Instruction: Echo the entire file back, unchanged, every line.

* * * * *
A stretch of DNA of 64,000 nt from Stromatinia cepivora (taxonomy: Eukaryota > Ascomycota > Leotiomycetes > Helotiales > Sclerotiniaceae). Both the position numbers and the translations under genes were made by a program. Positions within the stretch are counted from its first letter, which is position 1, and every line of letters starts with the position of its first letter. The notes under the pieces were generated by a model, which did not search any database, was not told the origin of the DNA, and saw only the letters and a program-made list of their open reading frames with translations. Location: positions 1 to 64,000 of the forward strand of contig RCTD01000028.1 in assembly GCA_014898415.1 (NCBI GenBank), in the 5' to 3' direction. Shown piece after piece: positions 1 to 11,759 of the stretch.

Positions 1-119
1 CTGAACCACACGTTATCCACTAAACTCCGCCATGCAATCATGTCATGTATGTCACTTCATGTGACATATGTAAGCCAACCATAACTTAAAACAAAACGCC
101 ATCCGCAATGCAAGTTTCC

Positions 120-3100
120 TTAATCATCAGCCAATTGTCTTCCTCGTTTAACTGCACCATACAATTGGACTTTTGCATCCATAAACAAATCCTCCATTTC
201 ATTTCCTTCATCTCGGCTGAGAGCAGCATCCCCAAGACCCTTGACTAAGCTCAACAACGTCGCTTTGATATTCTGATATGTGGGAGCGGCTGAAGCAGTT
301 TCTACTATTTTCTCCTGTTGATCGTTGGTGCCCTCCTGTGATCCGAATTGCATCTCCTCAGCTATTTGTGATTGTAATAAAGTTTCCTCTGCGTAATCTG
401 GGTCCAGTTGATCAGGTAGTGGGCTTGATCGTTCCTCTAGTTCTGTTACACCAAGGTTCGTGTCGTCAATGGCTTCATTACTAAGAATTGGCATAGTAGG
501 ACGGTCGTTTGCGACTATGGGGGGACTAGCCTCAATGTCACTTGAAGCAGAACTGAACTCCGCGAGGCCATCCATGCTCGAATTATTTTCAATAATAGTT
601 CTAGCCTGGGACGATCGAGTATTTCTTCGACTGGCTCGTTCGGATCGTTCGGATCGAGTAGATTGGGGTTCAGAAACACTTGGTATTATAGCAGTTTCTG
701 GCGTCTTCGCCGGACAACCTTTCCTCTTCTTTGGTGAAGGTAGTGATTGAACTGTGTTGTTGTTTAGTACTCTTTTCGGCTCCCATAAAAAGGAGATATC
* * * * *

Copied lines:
A stretch of DNA of 64,000 nt from Stromatinia cepivora (taxonomy: Eukaryota > Ascomycota > Leotiomycetes > Helotiales > Sclerotiniaceae). Both the position numbers and the translations under genes were made by a program. Positions within the stretch are counted from its first letter, which is position 1, and every line of letters starts with the position of its first letter. The notes under the pieces were generated by a model, which did not search any database, was not told the origin of the DNA, and saw only the letters and a program-made list of their open reading frames with translations. Location: positions 1 to 64,000 of the forward strand of contig RCTD01000028.1 in assembly GCA_014898415.1 (NCBI GenBank), in the 5' to 3' direction. Shown piece after piece: positions 1 to 11,759 of the stretch.

Positions 1-119
1 CTGAACCACACGTTATCCACTAAACTCCGCCATGCAATCATGTCATGTATGTCACTTCATGTGACATATGTAAGCCAACCATAACTTAAAACAAAACGCC
101 ATCCGCAATGCAAGTTTCC

Positions 120-3100
120 TTAATCATCAGCCAATTGTCTTCCTCGTTTAACTGCACCATACAATTGGACTTTTGCATCCATAAACAAATCCTCCATTTC
201 ATTTCCTTCATCTCGGCTGAGAGCAGCATCCCCAAGACCCTTGACTAAGCTCAACAACGTCGCTTTGATATTCTGATATGTGGGAGCGGCTGAAGCAGTT
301 TCTACTATTTTCTCCTGTTGATCGTTGGTGCCCTCCTGTGATCCGAATTGCATCTCCTCAGCTATTTGTGATTGTAATAAAGTTTCCTCTGCGTAATCTG
401 GGTCCAGTTGATCAGGTAGTGGGCTTGATCGTTCCTCTAGTTCTGTTACACCAAGGTTCGTGTCGTCAATGGCTTCATTACTAAGAATTGGCATAGTAGG
501 ACGGTCGTTTGCGACTATGGGGGGACTAGCCTCAATGTCACTTGAAGCAGAACTGAACTCCGCGAGGCCATCCATGCTCGAATTATTTTCAATAATAGTT
601 CTAGCCTGGGACGATCGAGTATTTCTTCGACTGGCTCGTTCGGATCGTTCGGATCGAGTAGATTGGGGTTCAGAAACACTTGGTATTATAGCAGTTTCTG
701 GCGTCTTCGCCGGACAACCTTTCCTCTTCTTTGGTGAAGGTAGTGATTGAACTGTGTTGTTGTTTAGTACTCTTTTCGGCTCCCATAAAAAGGAGATATC